Secrets In Death

Author: Clarissa Goenawan

In the aftermath of violent death, all we have is questions and disturbed dreams. Ren Ishida knows this for a fact. He grew up in the loving shadow of his sister, Keiko, a girl strong enough to raise both of them. Everything he learned came from her. Every good memory, every moment of survival – all from her. Yet in the last months of her life, she was distant and he let her be. He let the off silences, the passing moments go. There was always time. Until there wasn’t.

Ren comes back to talk to the detectives investigating his sister’s murder. To see the street light she was killed under. To go through her few belongings. He can’t leave. Not yet. Soon, he takes her old position staying in a wealthy diplomat’s house and reading to his catatonic wife. Ren also takes over his sister’s job at the local cram school. He steps into her life, and without even meaning to, he starts to put together what haunted her so much in those last few months, what went unsaid between them. As Ren retraces her steps, he is plagued by dreams of a young girl, one who is slowly leading him to some revelation. Does he really want to know where everything went wrong though? What can he do with the terrible knowledge that is inexorably working its way to him?

Rainbirds is a surreal step into grief and missed chances, following a dissolute character that is tossed about by his life and lies. Ren goes from one woman to the next, dissolving relationships and living from one bleak moment to the next. The only attachment he has ever had was his sister, and now in the wake of her death he is beginning to realize that she was unmoored too, that she needed someone and no one was there. It’s a slow story, not the usual mystery cat-and-mouse game. It’s not even about the revelations (although you certainly get those). It’s about the emotions and the colorful, fantastical dreams interspersed with the grey pressure of life and everything undone. Goenawan makes us feel her characters, her setting, her place. She paints a vivid life and a melancholy that is almost addictive, and in between the pain there is an odd beauty. I can’t quite put my finger on how Goenawan did this. She just did.

Normally, these are not the types of characters I am drawn too. They are feckless, selfish in their dealings (and usings) of other people, continually on the prowl and breaking apart relationships with little to no thought. They are immoral in a casual way, but Goenawan shows us that stance evolved from a life of pain, of abandonment. And while it’s not ok – and yes, I found myself almost tempted to hate Ren and Keiko at times for what they had broken so casually – I always came back around and empathized. This is because in this world, peopled with its rainy streets and endless takeout, life is not so black and white, and action and consequence not so clear cut. Our characters drifted through life. Now Ren, alone, drifts through the aftermath of death. There is no grand personal revelation about how they live their lives, so unmoored and wondering, but this, in and of itself, fits. Normally this type of depressing nihilism irritates me, but here it is done right, touched on just right, tempered with longing and hope and yes, love. For all Ren and Keiko’s problems, for all the people they harmed, they still remained a unit, true to each other, even when the communication broke down.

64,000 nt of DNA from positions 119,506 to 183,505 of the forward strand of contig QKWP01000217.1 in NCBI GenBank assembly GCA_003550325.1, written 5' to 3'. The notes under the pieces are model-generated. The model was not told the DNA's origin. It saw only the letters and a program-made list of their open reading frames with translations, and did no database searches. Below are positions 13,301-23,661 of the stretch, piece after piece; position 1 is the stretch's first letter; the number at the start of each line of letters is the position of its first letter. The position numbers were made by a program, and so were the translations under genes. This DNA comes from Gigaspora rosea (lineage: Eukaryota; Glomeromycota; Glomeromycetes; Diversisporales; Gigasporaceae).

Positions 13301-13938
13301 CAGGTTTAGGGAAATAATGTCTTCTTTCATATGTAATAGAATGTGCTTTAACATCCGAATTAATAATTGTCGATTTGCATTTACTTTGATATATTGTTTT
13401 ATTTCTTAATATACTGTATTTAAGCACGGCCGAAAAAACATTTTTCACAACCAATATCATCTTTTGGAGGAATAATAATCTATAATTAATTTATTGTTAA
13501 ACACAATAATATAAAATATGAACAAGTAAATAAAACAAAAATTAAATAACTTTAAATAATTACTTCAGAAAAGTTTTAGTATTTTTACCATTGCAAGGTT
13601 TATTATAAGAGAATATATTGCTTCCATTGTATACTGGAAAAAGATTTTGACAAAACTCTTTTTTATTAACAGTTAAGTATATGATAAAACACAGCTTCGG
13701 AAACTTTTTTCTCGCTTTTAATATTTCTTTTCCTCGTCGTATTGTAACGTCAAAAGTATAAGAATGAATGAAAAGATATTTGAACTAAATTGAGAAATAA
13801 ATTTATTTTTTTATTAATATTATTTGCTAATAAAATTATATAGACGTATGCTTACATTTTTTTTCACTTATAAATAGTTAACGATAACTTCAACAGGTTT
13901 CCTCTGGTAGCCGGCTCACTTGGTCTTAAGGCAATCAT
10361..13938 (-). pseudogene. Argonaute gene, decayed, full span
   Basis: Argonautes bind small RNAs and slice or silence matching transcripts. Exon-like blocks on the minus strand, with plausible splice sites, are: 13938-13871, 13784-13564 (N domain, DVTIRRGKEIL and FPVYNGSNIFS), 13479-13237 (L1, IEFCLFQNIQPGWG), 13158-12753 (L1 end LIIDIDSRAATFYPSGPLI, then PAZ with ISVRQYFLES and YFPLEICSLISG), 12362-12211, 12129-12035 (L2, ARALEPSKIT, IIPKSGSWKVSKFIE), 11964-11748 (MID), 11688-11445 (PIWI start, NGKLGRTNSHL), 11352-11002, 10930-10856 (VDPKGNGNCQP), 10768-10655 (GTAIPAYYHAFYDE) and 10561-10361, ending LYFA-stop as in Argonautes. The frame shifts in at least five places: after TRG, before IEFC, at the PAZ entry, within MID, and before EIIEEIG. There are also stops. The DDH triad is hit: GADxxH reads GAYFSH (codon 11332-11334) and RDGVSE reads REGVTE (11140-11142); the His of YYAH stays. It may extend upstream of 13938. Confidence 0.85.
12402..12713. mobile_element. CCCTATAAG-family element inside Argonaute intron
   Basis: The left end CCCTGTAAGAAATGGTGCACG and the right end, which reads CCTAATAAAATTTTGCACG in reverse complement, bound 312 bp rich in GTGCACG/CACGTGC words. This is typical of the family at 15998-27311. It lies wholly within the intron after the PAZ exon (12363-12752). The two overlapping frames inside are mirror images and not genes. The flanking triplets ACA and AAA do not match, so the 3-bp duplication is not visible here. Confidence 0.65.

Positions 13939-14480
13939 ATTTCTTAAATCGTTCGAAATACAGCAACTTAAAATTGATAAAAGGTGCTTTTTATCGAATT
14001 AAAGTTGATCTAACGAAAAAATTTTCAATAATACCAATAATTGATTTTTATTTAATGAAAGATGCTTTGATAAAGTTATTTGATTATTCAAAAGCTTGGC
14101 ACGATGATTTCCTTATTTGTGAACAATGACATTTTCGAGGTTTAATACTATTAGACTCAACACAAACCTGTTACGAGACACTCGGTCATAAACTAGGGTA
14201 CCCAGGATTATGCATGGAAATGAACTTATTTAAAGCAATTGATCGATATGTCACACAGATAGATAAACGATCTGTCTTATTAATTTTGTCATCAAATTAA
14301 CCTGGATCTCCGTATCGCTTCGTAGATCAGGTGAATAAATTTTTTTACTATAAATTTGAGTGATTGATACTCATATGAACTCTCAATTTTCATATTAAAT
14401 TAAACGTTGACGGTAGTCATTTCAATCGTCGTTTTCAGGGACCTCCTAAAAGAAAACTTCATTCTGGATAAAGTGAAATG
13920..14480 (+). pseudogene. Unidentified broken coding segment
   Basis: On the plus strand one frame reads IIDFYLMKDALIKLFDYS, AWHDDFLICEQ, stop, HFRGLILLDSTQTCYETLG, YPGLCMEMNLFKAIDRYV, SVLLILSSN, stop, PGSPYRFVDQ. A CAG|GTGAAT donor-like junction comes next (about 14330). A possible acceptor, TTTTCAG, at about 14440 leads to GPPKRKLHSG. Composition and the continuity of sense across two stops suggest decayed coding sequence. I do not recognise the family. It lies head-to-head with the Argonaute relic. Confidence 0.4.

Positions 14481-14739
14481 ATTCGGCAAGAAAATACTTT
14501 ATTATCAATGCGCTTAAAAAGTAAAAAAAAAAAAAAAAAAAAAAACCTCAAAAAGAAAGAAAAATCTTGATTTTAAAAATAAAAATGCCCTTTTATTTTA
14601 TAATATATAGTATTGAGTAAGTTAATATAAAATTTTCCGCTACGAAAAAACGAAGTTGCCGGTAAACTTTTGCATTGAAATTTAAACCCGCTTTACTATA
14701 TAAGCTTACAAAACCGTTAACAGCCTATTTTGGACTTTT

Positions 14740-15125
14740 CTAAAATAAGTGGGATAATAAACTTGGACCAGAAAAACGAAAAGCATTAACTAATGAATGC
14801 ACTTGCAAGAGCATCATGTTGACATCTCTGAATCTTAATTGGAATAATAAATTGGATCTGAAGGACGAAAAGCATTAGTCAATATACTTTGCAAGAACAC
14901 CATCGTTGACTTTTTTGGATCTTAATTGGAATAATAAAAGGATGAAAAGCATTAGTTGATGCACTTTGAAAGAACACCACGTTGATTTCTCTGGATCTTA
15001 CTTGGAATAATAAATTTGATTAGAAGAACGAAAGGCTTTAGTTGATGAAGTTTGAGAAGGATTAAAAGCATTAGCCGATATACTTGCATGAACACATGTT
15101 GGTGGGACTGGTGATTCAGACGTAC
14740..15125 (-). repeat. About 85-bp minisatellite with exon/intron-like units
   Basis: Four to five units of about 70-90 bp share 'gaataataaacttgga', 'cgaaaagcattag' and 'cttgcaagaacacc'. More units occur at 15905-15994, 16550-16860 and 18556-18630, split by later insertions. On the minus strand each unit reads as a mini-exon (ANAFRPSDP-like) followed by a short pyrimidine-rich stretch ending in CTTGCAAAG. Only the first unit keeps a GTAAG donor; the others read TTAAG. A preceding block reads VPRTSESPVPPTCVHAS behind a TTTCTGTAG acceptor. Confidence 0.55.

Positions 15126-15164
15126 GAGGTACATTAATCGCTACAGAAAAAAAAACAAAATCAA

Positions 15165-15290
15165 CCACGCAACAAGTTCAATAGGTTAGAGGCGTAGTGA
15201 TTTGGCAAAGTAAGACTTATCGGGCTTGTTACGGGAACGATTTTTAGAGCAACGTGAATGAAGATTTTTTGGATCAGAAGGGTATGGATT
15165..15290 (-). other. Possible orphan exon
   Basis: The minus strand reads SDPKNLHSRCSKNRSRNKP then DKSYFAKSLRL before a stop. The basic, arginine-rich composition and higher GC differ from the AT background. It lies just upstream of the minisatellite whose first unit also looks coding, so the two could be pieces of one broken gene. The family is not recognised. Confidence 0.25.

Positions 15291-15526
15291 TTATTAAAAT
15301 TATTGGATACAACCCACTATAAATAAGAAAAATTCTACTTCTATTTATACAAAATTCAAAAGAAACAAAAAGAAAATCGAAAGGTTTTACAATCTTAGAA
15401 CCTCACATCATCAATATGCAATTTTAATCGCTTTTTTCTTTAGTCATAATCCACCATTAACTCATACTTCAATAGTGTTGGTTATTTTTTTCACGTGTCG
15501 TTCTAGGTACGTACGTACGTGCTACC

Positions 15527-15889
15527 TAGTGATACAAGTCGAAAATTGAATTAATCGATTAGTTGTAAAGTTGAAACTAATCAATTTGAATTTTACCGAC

This is a slow story, one of simmering wishes and days that grow into years and chance encounters. Somehow, it all combines to become magical, and while we do get the answer to the whodunit in the end, that’s not what we remember. It’s walking rainy streets at night, fast food in hand, a strange new friend by our side, life tainted with possibilities and every opportunity that we have ever missed, every unsaid goodbye.

– Frances Carden

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Frances Carden
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